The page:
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Tuesday, December 25, 2012

What Is An FSA and Why Is It Beneficial?

As the year draws to a close, we’d like to talk about Flexible Spending Accounts. Do you have an FSA? An FSA lets plan holders cover health care expenses not covered by traditional insurance plans with pre-tax money.

Because the money put into an FSA is pre-tax, you can save up to 40% on qualified medical expense. Not only that, but an FSA also provides access to qualified medical supplies and retail products – both FSA-eligible without a prescription such as First-Aid Kits and Thermometers, and certain items that now require a prescription. In January 2011, Internal Revenue Service  regulations mandated that several over-the-counter products containing medicines (excluding insulin) require a prescription to be reimbursed under a Health Care FSA.

To enroll in an FSA, it must be offered through your company’s benefit provider. If yours doesn’t currently offer FSAs, you may be able to request it through your company’s human resources department. But before you decide to opt into an FSA during an open enrollment period, you should first thoughtfully estimate how much you should contribute to the FSA. Health reform has mandated that starting on January 1, 2013, the annual contribution limit into a Health Care FSA will be $2,500 per person, but if your plan begins before the end of the year, that change won’t apply to you until your next enrollment period.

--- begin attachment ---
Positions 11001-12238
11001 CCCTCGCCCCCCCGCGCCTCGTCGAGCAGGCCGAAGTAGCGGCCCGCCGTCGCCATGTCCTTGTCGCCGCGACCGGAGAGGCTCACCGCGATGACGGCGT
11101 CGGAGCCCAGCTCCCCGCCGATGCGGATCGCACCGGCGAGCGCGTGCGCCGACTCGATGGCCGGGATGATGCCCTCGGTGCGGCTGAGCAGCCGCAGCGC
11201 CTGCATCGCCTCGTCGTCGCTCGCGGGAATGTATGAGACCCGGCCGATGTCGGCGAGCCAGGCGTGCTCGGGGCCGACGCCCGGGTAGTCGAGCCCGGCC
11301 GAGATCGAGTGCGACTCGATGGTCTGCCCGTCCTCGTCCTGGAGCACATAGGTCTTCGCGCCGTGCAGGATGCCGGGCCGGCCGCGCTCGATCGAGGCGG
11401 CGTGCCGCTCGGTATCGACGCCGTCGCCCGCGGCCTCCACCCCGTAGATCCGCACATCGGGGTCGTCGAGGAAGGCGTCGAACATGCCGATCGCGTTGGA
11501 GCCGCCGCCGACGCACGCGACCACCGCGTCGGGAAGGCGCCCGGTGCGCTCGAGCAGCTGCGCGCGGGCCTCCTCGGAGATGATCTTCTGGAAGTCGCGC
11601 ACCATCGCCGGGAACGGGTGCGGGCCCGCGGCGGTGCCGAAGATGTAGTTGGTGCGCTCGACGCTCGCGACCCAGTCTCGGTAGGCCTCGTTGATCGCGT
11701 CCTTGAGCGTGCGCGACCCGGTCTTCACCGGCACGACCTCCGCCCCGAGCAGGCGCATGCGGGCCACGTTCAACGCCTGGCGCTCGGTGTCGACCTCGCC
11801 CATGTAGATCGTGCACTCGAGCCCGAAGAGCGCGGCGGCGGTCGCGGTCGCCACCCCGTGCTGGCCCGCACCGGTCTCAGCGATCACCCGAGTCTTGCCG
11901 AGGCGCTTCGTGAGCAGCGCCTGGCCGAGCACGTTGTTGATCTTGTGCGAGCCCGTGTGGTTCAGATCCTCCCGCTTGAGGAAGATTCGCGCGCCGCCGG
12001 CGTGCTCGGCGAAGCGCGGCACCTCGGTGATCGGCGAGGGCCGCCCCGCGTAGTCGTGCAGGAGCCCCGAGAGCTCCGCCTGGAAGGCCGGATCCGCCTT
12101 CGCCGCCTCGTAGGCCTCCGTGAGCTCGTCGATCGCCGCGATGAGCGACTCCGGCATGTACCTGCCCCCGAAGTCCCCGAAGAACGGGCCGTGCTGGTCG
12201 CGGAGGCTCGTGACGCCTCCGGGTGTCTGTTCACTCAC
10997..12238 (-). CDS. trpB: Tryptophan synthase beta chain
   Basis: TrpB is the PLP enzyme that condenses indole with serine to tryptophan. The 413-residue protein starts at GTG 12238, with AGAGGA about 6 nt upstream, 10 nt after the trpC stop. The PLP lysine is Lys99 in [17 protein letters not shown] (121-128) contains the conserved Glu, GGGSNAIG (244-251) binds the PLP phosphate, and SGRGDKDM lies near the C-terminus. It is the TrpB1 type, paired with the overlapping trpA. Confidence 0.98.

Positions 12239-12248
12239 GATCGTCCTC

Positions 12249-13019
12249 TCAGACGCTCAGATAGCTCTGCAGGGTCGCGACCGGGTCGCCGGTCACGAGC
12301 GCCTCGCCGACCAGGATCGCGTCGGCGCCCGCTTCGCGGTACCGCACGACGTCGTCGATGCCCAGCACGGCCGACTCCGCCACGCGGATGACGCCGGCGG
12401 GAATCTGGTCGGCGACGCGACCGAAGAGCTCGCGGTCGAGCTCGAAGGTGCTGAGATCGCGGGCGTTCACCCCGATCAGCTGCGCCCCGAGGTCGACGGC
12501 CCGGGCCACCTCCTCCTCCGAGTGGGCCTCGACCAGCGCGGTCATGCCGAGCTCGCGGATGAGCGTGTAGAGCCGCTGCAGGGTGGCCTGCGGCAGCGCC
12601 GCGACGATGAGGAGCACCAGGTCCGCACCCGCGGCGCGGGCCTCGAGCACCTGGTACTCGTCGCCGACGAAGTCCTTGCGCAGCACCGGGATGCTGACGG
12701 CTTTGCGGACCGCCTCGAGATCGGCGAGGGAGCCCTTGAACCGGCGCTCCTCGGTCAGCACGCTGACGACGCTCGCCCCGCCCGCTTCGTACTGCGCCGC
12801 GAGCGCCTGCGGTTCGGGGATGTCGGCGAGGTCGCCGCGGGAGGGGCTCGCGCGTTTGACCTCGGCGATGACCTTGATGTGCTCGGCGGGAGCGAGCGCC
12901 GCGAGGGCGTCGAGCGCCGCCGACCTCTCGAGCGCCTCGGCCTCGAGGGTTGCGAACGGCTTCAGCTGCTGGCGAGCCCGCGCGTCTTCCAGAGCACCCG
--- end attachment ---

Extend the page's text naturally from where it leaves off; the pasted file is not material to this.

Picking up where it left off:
A great resource for anyone looking for more information about FSA accounts is – a unique site focused exclusively on selling thousands of FSA eligible products and answering FSA-related questions through their online Learning Center. There is also a handy FSA Contribution Calculator to help you estimate how much you should contribute. For more information on FSAs, or help with figuring out how much to contribute and which expenses are FSA eligible, visit

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1 comment:

  1. We have had an FSA for several years now. My biggest problem has been not taking the time to fill in the reimbursement forms. I always end up doing them now. We are going to try getting the "credit card" to use next year and see if that will work better.


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